Year: Summer 2018
Duration: 12 weeks
Internship: JR286 - Product Design Intern
Project Type: Individual
Role: Research/Design Lead
Tools: Adobe: Illustrator/Photoshop
While baseball and softball are generally safe, non-collision sports, injuries do still occur. "A recent study shows that head first sliding has a higher injury risk than feet first sliding" (Mishra 2017). There were 1633 injuries from sliding, with 25% of those being hand and finger related. Nearly 30% of those injuries require surgery, causing a player, on average, to miss at least two months worth of competition. Furthermore, hands, fingers and thumbs were approximately twice as likely to be injured as feet or ankles. Of the 30 teams currently part of Major League Baseball, there is at least 1 player on 14 teams who uses hand protection when batting or base-running. Most are using this protection as a post-injury precaution, rather than as a preventative measure. While several companies have designed hand protection for these athletes, they are inaccessible to the general public, leaving youth and collegiate athletes to their own devices.
Current products are bulky, heavy, and lack breathable material. During the brainstorming process, I explored current hand protection designs, beyond the realm of baseball and softball. This included protective equipment used for skateboarding, snowboarding, weightlifting, hockey, and more. Initial designs explore and include a variety of types of padding and molded protection parts.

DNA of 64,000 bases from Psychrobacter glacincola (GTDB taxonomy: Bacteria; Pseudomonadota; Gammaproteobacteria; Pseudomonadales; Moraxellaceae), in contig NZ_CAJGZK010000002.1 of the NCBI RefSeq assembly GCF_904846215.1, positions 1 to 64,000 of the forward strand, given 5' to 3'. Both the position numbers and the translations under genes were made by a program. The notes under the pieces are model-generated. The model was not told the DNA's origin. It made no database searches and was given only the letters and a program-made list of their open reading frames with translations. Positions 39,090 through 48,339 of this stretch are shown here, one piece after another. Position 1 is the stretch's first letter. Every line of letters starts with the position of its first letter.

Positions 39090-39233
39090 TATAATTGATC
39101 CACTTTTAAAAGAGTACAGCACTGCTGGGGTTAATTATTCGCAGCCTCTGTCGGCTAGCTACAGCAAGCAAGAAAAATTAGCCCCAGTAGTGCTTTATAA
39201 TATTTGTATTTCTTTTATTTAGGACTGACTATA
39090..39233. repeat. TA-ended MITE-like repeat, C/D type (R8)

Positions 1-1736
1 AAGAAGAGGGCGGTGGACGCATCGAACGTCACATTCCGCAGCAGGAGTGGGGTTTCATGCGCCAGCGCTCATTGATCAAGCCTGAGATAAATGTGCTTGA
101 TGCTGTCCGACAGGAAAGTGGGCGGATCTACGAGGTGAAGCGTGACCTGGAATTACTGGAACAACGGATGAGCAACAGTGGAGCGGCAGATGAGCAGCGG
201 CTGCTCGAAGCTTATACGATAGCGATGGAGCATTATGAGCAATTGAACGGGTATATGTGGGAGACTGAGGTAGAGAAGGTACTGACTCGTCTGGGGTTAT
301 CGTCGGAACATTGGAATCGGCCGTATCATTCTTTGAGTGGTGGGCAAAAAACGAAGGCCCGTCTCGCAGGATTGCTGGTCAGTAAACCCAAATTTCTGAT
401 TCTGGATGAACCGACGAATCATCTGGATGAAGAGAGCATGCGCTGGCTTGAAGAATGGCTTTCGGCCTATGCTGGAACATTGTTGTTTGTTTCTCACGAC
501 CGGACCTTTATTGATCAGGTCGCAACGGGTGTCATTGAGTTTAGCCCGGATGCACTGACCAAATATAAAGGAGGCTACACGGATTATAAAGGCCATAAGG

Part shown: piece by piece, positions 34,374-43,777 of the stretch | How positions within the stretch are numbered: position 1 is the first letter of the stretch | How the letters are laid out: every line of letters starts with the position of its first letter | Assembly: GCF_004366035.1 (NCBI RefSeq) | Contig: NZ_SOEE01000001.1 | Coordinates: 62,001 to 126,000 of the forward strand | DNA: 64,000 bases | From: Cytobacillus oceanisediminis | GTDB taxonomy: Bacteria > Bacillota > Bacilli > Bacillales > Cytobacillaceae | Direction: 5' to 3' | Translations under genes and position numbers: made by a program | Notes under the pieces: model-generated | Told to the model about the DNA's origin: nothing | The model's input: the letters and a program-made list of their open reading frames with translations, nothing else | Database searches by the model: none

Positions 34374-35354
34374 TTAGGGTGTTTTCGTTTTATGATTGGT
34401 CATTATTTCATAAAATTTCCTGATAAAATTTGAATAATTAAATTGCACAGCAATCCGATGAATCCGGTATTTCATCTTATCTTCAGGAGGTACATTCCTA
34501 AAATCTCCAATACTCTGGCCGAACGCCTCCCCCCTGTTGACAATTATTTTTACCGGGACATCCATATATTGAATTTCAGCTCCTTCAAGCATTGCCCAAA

After exploring a range of existing products and designs. I began exploring ambidextrous structures beyond sports, including ideas heavily influenced by animals, like frogs, lizards, and birds. In particular, these incorporated webbed fingers, and rigid and grippy palms. Optimizing these structures helps reduce the chances of breaking fingers during a head-first slide, while helping users hold onto the base.
The final design includes several materials. The top is made of breathable neoprene to allow for quick drying. The bottom is made of latex to optimize the user's grip. There are five finger slots that allow users to maintain mobility, but prevent them from breaking fingers due to forced separation. The pads on the top, made of low-density, flexible foam, protect the user from breaking their hand if a defender steps on them. The wrist guard prevents users from damaging or breaking their wrist. The glove includes an adjustable, velcro strap, making it easy to put on and remove.